Pricing is another issue - do vegetarians want to pay less because their meals don't include meat? Or do they want to pay the same, and get food that is worth the price? Something for another blog post...

Enemy territory?

The launch of a new restaurant, headed by a Michelin-starred chef, is big news in any town. Aiden Bryne, who picked up his star in his early twenties, has just opened a restaurant in Manchester city centre which sets out to provide a very classy dining experience. 

It's situated in the Spinningfields area, which is the newest part of the city to have been fancied up, and now features shiny new towers, wide walkways dotted with designer boutiques and a sprinkling of art galleries and restaurants. Manchester House is far from obvious at street level, and perhaps that's the way the owners want it. Announce yourself to the receptionist on the ground floor of Tower 12 and you'll be spirited up to the lounge at level 12 for a drink before you dine. Floor to ceiling glass means a panoramic view of the city but a slightly chilly atmosphere if you happen to visit when it's raining. And let's face it, this is Manchester - it rains a lot.

Byrne's opening menu is not for the squeamish - foie gras, snails, frogs legs and lambs tongues are enough to make many diners nervous. As a vegetarian, even setting foot in the place was almost taboo - foie gras is pretty unforgivable, and the open kitchen was far from entertaining as far as I was concerned. 

But Byrne has wrong-footed us. Alongside his a la carte menu, six-course lunch taster menu and 14-course evening taster menus are completely unexpected vegetarian equivalents, including a 14-course vegetarian taster menu - a thing so rare as to be practically non-existent. 

I asked Bryne why he's taking the trouble to provide equal billing for vegetarian food. He told me that about ten per cent of customers order at least one vegetarian course and confessed that although in his younger days he was pretty dismissive towards vegetarians ('Give them the mushroom risotto'), he has now 'grown up'. And that means thinking less about his own ego and more about providing hospitality - to all the customers.
 
One member of staff also told me that some customers find the meaty menu rather scary, and are rather relieved to be offered the vegetarian alternative.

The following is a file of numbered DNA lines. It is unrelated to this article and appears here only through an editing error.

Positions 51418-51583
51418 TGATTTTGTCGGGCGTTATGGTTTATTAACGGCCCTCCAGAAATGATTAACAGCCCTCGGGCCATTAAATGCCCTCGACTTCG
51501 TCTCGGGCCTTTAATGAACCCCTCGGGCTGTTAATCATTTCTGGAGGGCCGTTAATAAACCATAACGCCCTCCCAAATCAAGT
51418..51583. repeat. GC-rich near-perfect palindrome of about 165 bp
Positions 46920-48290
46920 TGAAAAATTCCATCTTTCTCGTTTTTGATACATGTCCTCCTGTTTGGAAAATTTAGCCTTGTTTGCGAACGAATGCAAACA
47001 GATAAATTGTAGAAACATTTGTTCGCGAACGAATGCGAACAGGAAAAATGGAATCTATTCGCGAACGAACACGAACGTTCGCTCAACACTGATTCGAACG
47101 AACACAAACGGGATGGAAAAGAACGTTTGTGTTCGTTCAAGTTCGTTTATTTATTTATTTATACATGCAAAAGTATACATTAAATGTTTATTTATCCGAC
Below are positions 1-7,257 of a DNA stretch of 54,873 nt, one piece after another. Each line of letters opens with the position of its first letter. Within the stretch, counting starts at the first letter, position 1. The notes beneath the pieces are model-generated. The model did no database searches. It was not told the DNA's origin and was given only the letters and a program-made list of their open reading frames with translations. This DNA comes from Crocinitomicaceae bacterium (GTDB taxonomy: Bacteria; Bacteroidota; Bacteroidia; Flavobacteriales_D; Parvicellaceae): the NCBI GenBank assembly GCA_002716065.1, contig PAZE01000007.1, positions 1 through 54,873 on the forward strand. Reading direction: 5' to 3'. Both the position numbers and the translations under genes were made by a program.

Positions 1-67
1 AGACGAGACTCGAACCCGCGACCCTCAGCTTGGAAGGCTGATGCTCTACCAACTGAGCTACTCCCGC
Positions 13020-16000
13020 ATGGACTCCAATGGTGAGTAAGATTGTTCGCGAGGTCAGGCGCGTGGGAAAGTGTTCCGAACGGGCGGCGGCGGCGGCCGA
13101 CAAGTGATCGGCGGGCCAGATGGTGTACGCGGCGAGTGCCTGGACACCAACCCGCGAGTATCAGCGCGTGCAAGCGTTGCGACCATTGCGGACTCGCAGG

Taster menus are about showcasing the chef's talent with a series of delectable morsels, artistically presented. Byrne describes it as 'going on a journey' - certainly the six-course vegetarian menu I experienced was quite an event. Each course had a style of its own and the plates, bowls, slates and wooden boards bearing the food were all designed specifically for the restaurant. Flavours and textures were suitably varied, and some nice seasonal veg were in evidence. Byrne has a forager on staff and also takes boxes of produce from local smallholders, so the menu is flexible depending on what comes through the door. We started with a warming onion broth with a crumbly onion bread and a scoop of soft, smooth roasted onion butter which I will be trying to replicate at home. A tasty cobnut risotto was topped with a tasty and unusual smoked apple puree, heritage baby carrots were accompanied by spherified olive paste and the finale was a chocolate fondant topped with a macaron and encased in a giant chocolate-ice bubble. It was all good fun and suitably satisfying to both the eye and the palate, although for me, the truffle oil made rather too many appearances. Never liked the stuff, and it lingers.

The menu feels a little short on protein - although I didn't go away hungry, my initial impression was that the dishes were vegetable-centric, and that some more pulses, cheese, tofu or tempeh would have been welcome. Byrne describes a creative process that involves marrying flavours, and explains that classic vegetable combinations work with or without meat, but I think his creations would benefit from the addition of some alternative sources of protein, and perhaps there is some scope for exploring ways to bring beans and lentils to the fine dining table. 

Vegetarians dining in 'mixed company' will need a steady nerve, although there's a lot to be said for taking meat-eaters to a restaurant where vegetarians aren't treated like second-class citizens. I applaud Bryne's willingness to respect vegetarians, and I hope the vegetarian menus attract enough support to make them a permanent feature at Manchester House. But even a 14-course vegetarian showcase couldn't quite divert me from my personal disquiet over the non-vegetarian food on offer. It was interesting, but it didn't feel right, and I doubt I will go back.